Radiologist and Medical Director, Screening Mammography Program, BC Cancer Agency

Hi!  I’m Christine Wilson, Diagnostic Radiologist and Medical Director of the Screening Mammography Program (SMP) with the BC Cancer Agency. 

I’ve been the Medical Director since the summer of 2011 and it’s been a wild ride!  It began with a review of the screening mammography guidelines in early 2012.  I was part of a committee that examined all the evidence. This was just after the Canadian Task Force on Preventative Health Care published their recommendations in November 2011, recommending that women aged 40-49 and 75+ should not participate in screening. Since that time, there have been many questions about when women should participate in screening. 

As some of you may be aware, B.C. just released its new breast screening policy a few weeks ago. The updated policy has an increased emphasis on helping women make an informed decision about screening. While no referral is required, women between the ages of 40-49 and 75+ are encouraged to discuss the benefits and limitations of screening mammography with their doctors. The policy remains unchanged for women in our target age group – women ages 50 to 69. These women stand to benefit the most from screening, however B.C.’s breast screening participation rate for the 50-69 age group is currently 52 per cent, which is below the national target of 70 per cent.

In order to reach this target group of women, we have launched a new campaign called “Take Care of the Girls.” The campaign encourages women age 50 or older to get a mammogram.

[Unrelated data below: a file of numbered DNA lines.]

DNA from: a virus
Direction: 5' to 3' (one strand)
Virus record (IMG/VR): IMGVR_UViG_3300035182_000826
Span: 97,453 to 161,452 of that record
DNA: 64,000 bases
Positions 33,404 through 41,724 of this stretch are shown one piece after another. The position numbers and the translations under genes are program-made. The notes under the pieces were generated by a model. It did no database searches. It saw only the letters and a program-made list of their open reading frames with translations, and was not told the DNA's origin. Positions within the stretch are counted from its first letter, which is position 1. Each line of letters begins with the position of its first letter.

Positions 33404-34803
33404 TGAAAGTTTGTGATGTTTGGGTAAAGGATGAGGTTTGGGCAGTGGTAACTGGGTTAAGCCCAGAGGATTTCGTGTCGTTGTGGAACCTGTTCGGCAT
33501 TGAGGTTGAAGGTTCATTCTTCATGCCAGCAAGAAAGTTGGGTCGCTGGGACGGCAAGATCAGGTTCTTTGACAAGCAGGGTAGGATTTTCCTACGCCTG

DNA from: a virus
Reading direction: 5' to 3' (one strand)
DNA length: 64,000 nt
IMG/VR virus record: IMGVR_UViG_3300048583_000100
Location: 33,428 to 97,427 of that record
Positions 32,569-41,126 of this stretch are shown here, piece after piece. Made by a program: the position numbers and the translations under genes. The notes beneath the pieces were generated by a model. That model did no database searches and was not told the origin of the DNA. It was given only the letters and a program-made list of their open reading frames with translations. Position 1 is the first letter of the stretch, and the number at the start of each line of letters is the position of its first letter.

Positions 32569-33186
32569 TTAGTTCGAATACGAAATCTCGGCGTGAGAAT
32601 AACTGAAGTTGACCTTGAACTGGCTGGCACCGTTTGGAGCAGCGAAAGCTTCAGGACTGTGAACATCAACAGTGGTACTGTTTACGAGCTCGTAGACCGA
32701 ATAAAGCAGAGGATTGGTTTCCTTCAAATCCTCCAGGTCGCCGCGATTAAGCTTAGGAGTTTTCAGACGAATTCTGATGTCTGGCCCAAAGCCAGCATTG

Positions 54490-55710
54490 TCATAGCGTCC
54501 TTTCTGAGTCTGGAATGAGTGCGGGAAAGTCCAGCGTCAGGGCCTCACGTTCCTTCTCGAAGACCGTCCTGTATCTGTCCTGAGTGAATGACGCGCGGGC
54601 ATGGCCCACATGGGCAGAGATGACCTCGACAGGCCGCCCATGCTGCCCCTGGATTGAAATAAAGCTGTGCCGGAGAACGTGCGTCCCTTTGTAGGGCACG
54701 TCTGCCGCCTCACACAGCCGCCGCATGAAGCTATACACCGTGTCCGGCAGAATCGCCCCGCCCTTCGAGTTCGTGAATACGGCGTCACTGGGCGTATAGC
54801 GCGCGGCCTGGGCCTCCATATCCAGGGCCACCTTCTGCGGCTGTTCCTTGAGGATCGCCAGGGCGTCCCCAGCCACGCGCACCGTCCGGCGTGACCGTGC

The BC Cancer Agency Screening Mammography Program has been in operation since 1988. We have 37 fixed screening centres throughout the province and three mobile units that travel across BC to many rural locations, including First Nation communities to help reach more isolated women. We screen almost 300,000 women every year! There are more than 80 radiologists that are active screeners, and to ensure quality we monitor their reporting and cancer detection rates, giving every one of them an annual report card.

Everyone involved in the Screening Mammography Program takes screening seriously because we are the first line in early cancer detection. In 2012 we found 1,264 new breast cancers in women across the province. Almost 62 per cent of these cancers were found in early stage, and over 80 per cent of the total cancers detected were found in women aged 50 years or older. These numbers clearly demonstrate the importance of screening regularly when you turn 50. Regular mammograms can find cancer when it is small - when there are more treatment options and better outcomes.

A screening mammography Educational Forum is held every other year for all our screeners and technologists to keep everyone up to date in new developments in technology and important changes in policy – such as our guideline review.

Over 65 per cent of our screening mammography machines in the province are now digital, and the rest of the analog machines will be updated over the next three to four years.  We plan to have a new digital mobile unit up and operating by the summer, on Vancouver Island; and the other two vans will be replaced over the next few years.

This is an exciting time for the Screening Mammography Program as we move into the future with new technology and continued research about who best to screen and how.  We are grateful to provide this important service to the women of B.C.

For more information on the program, please visit www.screeeningbc.ca/breast.

Sincerely,
Christine Wilson